Forecast: 2019 a crucial year for the plastics economy

by Dr. Holger Berg

2018 has been a year full of activities in the plastics sector. Among these are the EU’s strategy on plastics, China’s sword initiative taking effect, first bans on plastic prod- ucts, and many initiatives that finally seek to address the challenges coming with large scale plastics use. Micro plastics have for the first time been found in human bodies – across the globe and despite the fact that the persons studied had different habits in nutrition. With all these developments going on, what is 2019 going to have in store for us?

First of all, expect more change!

The idea of Circular Economy (CE) is taking off and will gain even more support in 2019 with stronger political interference and new regulation on the horizon. In Germany, the new packaging law is such a point in case and the EU will also surely follow through on its strategy.

However, CE especially in plastics is in its infancy. Many questions still need to be answered and challenges need solutions. Last year the OECD presented an intriguing report on the shortcomings of the current plastics recycling systems. Strong efforts inResearch and Development towards new approaches to not only recycle plastics, but for more effective plastic waste prevention are to be expected.

Many solutions will be digital in order to raise market transparency and to improve insights into products and material qualities. We expect especially more effective combinations of sensor technology and data management to be the first instances introduced. Furthermore we expect important progress in sorting technologies po- tentially in combination with means for tracing and tracking material and/or prod- ucts.

2019 may also become the year of strong alliances. Many of them already formed around strong players in both Circular Economy and Plastics. This includes collabo- rations for circular plastics use, industry-related self-pledges, initiatives for CO2- reduction in plastics and so on. It is to be hoped and indeed to be expected that some of these initiatives will escape infancy and reach a state where growth turns to ma- turity and hence to impact.

Lastly, with the plastics industry evolving towards a circular economy and with regu- lation becoming more distinct and pressing, 2019 will be a year of experiments! We expect many new approaches. Plastics have reached a high level of awareness. Many attempts will be made to address its challenges and these will be business-based, so- cial and ecological.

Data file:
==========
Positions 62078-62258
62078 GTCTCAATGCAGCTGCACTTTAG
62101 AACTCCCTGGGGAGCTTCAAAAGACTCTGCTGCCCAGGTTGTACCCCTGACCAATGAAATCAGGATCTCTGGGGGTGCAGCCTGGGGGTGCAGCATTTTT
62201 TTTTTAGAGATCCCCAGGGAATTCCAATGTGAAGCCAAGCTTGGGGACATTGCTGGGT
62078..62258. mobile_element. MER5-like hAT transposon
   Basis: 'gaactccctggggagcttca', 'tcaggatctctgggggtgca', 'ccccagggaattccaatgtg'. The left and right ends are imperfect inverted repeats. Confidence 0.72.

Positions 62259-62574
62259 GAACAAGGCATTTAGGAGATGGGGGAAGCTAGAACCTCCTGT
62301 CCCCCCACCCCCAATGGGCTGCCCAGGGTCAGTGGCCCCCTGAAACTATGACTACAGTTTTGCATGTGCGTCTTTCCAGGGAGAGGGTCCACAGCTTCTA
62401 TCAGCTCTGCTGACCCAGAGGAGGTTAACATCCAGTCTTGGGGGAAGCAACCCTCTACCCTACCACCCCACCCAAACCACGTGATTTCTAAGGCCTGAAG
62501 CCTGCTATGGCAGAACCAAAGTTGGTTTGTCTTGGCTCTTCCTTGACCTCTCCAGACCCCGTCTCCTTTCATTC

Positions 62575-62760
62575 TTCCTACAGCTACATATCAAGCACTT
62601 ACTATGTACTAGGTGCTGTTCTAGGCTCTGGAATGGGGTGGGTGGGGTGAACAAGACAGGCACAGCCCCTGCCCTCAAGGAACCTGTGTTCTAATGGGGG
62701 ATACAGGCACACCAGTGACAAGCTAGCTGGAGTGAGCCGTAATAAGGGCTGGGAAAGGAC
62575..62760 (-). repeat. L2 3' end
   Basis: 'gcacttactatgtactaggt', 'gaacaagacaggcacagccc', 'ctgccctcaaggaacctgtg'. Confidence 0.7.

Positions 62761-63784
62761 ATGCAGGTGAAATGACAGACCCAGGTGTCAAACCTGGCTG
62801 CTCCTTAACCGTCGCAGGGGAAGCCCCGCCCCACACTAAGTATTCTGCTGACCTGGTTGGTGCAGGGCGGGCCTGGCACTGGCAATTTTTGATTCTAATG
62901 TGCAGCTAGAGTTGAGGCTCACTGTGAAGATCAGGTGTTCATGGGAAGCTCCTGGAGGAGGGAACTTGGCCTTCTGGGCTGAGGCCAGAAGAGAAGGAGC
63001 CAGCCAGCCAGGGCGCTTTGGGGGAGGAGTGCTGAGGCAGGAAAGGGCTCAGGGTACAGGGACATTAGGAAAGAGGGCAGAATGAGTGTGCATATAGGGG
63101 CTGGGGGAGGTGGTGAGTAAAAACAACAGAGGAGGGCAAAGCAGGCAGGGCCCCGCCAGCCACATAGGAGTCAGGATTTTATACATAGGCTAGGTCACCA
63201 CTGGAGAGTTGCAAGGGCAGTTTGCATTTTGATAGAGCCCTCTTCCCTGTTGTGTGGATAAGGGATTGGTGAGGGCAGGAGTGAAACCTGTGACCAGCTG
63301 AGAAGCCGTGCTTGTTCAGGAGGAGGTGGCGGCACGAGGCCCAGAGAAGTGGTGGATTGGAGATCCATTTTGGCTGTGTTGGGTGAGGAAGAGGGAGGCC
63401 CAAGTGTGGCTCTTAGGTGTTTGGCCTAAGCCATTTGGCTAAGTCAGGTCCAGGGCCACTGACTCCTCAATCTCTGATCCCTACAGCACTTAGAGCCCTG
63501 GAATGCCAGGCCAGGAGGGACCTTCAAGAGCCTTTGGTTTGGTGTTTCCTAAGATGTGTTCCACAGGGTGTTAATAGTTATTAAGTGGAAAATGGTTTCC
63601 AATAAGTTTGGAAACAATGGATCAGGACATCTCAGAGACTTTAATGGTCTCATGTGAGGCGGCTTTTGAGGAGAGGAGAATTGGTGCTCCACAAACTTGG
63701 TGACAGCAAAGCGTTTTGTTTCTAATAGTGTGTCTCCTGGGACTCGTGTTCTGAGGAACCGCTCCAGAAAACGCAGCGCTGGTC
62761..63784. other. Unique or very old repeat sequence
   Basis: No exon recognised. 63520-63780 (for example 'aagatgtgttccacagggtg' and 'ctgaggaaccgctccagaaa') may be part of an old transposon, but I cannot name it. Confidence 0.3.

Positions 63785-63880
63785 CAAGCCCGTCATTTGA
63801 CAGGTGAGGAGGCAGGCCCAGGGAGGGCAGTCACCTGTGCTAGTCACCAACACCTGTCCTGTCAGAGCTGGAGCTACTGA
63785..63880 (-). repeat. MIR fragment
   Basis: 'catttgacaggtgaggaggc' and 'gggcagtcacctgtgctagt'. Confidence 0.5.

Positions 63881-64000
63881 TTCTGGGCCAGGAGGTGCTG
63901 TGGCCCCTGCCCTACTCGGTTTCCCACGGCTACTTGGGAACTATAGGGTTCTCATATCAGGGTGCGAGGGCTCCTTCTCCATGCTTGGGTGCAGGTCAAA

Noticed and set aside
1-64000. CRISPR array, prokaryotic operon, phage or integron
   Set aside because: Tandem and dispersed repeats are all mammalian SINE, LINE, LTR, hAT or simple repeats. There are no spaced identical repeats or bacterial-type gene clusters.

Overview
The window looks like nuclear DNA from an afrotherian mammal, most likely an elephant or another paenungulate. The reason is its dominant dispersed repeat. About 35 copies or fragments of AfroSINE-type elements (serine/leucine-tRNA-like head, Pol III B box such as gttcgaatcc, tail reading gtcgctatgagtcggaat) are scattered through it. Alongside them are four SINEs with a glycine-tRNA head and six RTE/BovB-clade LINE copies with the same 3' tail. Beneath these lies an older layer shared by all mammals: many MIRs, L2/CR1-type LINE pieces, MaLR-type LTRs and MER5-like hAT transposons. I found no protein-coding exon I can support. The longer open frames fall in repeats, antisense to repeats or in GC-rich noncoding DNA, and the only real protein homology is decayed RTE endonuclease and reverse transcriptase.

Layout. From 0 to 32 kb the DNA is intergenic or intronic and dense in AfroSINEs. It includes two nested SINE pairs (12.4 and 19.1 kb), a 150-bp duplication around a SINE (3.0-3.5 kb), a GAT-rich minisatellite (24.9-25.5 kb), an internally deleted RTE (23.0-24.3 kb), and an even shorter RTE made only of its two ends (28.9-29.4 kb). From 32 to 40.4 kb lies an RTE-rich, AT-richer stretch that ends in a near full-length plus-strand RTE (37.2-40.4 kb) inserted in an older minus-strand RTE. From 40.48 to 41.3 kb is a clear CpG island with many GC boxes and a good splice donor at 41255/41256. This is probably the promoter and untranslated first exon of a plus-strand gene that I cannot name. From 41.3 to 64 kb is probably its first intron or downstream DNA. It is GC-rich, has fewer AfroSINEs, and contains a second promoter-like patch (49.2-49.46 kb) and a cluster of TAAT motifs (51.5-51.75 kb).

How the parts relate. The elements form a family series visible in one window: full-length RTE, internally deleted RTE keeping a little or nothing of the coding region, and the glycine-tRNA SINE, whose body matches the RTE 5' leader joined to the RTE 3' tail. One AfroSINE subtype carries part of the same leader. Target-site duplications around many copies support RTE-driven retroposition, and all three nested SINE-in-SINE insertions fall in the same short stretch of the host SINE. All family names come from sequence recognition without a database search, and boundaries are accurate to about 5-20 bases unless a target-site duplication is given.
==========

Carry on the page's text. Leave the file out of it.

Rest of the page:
Secondly, some challenges will stay with us

Plastics are among the most useful material that we have at our disposal. And that is not just economic, but also ecologic and even social. They are mostly cheap, can be extremely robust and still easy to use, easy to form, light for transport and can be brought into virtually any form. We need plastics to keep our food fresh and hence to e.g. prevent food waste – maybe the saddest of all waste streams.

All these advantages come with one big challenge: The consumption of plastics is ex- pected to increase over the next years, and at present that means to a large extent virgin material! We thus urgently need a better functioning secondary plastics econ- omy.

With most plastics ever produced still somewhere in the system (approx. 6.3 out of 8.3 billion tons), plastic as a waste stream will hence remain a huge challenge. Ma- rine litter and micro-/nano-plastics will be virulent among these, but they are not the only ones.

Thirdly, expect new topics!

New foci will relate to

  • Tire abrasion (by far the highest source of micro-plastics e.g. in Germany!),

  • Agrarian plastics left to decay on fields in large amounts and – probably most prominently,

  • Composite material which comes with many hopes on light and yet sturdy applications in

    e.g. construction and cars but also with big question marks in terms of recyclability. The wings of wind turbines reaching their end-of-life are a prominent point in that direction.

    These issues also touch upon other matters in a Circular Economy and in sustainabil- ity: New and unknown material lacking circular solutions, agriculture and food pro- duction, and the need to think on new solutions for mobility and transport.

    With regulations in place that will demand much higher rates of material recycling, another development may be a push towards more homogeneous plastics streams. Currently, it is not much of an exaggeration to claim that every product is almost its own type of plastic. Different additives, colours etc. create literally millions of combi- nations in the supply and waste streams. This fact makes recycling much more cum- bersome. Clearer, more unified streams could significantly improve uptake of recy- clate. Regulation may now have put the right incentives into place.

    Still more attention is also required for a topic that is not yet discussed enough: The nexus between a circular plastics economy and health! The challenges to create hy- gienic and especially guaranteed 100% non-toxic recyclate are extremely high and of- ten neglected. If we want toys, food-packaging and many other applications to be made from secondary plastics material and to be safe for us and our children at the same time, we still need to go a long way.


    All in all, look forward to 2019! It will be an exciting year for the plastics economy and its endeavour to become more circular. We look forward to working with you on making this come true.

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